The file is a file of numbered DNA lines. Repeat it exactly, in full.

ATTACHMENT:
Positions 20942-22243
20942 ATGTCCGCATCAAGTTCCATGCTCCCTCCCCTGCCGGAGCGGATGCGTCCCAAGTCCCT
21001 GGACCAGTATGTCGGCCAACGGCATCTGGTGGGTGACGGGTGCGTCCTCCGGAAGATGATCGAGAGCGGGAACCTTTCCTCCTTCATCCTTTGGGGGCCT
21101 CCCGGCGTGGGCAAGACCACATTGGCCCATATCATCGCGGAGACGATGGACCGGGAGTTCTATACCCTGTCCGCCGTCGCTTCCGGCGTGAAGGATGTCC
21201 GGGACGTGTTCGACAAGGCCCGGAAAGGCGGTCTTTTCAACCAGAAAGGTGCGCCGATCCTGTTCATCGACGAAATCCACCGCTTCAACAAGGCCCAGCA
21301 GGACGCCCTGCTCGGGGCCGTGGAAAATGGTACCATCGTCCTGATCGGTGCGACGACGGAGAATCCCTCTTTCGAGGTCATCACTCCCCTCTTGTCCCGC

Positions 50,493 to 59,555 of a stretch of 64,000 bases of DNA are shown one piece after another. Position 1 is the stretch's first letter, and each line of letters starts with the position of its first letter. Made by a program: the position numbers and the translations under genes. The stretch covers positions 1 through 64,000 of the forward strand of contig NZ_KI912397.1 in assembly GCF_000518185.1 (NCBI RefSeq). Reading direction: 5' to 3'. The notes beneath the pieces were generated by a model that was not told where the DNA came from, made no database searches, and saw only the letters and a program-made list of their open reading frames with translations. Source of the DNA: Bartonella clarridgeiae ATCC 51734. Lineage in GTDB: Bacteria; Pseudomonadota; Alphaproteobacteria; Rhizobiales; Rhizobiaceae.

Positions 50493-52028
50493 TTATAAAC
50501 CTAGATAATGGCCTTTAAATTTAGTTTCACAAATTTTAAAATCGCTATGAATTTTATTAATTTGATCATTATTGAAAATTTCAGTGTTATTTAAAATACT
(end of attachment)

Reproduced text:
Positions 20942-22243
20942 ATGTCCGCATCAAGTTCCATGCTCCCTCCCCTGCCGGAGCGGATGCGTCCCAAGTCCCT
21001 GGACCAGTATGTCGGCCAACGGCATCTGGTGGGTGACGGGTGCGTCCTCCGGAAGATGATCGAGAGCGGGAACCTTTCCTCCTTCATCCTTTGGGGGCCT
21101 CCCGGCGTGGGCAAGACCACATTGGCCCATATCATCGCGGAGACGATGGACCGGGAGTTCTATACCCTGTCCGCCGTCGCTTCCGGCGTGAAGGATGTCC
21201 GGGACGTGTTCGACAAGGCCCGGAAAGGCGGTCTTTTCAACCAGAAAGGTGCGCCGATCCTGTTCATCGACGAAATCCACCGCTTCAACAAGGCCCAGCA
21301 GGACGCCCTGCTCGGGGCCGTGGAAAATGGTACCATCGTCCTGATCGGTGCGACGACGGAGAATCCCTCTTTCGAGGTCATCACTCCCCTCTTGTCCCGC

Positions 50,493 to 59,555 of a stretch of 64,000 bases of DNA are shown one piece after another. Position 1 is the stretch's first letter, and each line of letters starts with the position of its first letter. Made by a program: the position numbers and the translations under genes. The stretch covers positions 1 through 64,000 of the forward strand of contig NZ_KI912397.1 in assembly GCF_000518185.1 (NCBI RefSeq). Reading direction: 5' to 3'. The notes beneath the pieces were generated by a model that was not told where the DNA came from, made no database searches, and saw only the letters and a program-made list of their open reading frames with translations. Source of the DNA: Bartonella clarridgeiae ATCC 51734. Lineage in GTDB: Bacteria; Pseudomonadota; Alphaproteobacteria; Rhizobiales; Rhizobiaceae.

Positions 50493-52028
50493 TTATAAAC
50501 CTAGATAATGGCCTTTAAATTTAGTTTCACAAATTTTAAAATCGCTATGAATTTTATTAATTTGATCATTATTGAAAATTTCAGTGTTATTTAAAATACT